Evolution

By  Terry Plotkin.

I believe the day will come, sooner rather than later, when the theory of evolution will have to be updated, revised, perhaps radically, and some of its tenets discarded. For instance, it is assumed that humans and apes have a common ancestor. Why must that be so? If everything evolves from something else, where is the original starting point? Is it not ludicrous to assert that the Primordial Soup of amino acids produced an incredibly complicated species like humans and all the other varied life forms we see? And where did the soup come from anyway? And if you push it all the way back to the Big Bang then you have the entire universe emerging out of something smaller than a pinhead, somewhere in space, a very long time ago. No one has ever explained what was in the pre-exploded Bang that it would contain everything the universe has in it, or why it would explode anyway. How can anyone believe this idea? The story of Adam and Eve is easier to swallow than that one.  And if natural selection is the way things evolve, why have we such large brains, much of which we don’t use? How come consciousness is factored out of the formula, even though ideas come to us from we know not where? What are the roles of the dream world and other planes of existence that we are barely aware of, but are there nonetheless? How can you explain the advent of a genius like Mozart who composed great symphonies as a child? How can you account for mystics who appear from time to time who tell us that there is a higher plane of consciousness, that they have experienced, that is very different from this world, but that is, to them, as real as this world?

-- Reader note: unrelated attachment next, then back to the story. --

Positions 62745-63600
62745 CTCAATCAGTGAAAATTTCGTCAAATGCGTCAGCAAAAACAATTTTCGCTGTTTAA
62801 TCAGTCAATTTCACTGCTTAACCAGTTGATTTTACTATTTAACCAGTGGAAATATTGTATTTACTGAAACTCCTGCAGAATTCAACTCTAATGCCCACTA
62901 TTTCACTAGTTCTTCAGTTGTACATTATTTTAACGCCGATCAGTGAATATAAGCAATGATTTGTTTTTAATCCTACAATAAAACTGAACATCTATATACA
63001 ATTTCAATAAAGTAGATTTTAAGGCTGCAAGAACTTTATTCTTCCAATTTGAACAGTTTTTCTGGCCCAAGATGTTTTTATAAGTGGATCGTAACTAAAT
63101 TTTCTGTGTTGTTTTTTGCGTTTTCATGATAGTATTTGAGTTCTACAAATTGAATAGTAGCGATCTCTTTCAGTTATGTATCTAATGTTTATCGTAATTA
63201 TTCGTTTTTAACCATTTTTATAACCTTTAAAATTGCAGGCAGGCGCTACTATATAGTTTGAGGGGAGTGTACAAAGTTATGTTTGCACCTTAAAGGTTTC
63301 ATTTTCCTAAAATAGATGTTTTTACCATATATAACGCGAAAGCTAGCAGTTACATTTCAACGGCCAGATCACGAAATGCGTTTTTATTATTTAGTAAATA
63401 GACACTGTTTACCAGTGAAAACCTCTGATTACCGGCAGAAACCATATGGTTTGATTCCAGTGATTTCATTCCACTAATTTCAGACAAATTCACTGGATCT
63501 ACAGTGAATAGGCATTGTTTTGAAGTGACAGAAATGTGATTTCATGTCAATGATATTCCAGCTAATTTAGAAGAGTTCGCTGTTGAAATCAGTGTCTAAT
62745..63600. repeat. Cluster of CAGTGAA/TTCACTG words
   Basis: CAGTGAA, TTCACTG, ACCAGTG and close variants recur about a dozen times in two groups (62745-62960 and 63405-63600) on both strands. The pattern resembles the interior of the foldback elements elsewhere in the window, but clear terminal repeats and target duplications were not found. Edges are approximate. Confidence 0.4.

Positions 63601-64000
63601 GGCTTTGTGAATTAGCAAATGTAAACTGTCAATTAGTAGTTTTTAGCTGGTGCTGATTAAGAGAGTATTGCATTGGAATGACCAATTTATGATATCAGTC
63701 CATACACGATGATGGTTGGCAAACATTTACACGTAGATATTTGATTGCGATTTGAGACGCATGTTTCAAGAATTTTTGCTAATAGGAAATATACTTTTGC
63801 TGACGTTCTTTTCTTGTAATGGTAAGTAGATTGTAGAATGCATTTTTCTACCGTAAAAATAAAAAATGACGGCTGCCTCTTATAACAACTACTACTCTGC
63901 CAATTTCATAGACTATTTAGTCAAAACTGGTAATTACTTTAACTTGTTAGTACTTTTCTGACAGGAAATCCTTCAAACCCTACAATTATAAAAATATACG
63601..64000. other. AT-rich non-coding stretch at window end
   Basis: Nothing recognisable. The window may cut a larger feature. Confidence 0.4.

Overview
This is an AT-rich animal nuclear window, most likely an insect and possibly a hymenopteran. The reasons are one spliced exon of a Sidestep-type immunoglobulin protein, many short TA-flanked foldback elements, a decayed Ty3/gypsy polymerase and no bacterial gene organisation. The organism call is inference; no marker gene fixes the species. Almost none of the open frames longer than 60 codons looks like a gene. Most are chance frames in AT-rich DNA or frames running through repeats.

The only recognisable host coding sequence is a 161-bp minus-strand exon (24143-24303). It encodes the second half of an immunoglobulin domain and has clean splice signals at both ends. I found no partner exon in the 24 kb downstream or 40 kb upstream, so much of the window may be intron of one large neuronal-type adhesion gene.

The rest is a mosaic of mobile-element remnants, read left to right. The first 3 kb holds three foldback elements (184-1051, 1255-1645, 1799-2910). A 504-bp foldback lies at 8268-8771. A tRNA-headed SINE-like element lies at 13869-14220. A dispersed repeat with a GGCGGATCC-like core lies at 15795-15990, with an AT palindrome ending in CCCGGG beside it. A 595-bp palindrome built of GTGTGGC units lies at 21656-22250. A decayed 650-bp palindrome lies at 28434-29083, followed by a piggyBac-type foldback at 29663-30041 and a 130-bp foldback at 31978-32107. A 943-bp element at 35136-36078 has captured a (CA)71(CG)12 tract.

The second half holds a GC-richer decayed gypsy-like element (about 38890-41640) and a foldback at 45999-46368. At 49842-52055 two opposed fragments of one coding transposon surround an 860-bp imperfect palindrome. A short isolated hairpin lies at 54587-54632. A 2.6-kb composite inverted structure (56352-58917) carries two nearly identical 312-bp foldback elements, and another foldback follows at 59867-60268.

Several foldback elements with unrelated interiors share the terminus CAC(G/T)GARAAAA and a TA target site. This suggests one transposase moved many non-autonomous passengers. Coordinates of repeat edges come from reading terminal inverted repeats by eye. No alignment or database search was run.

As a counter-juxtaposition, I will not fall into the trap of having to defend the Biblical idea that God made the world in seven days about 5700 some odd years ago. Clearly, that is not the case. Nor is it my duty to say what actually did happen for life to appear on this planet. Just because I doubt the prevailing scientific theory doesn’t mean I have to have the answer.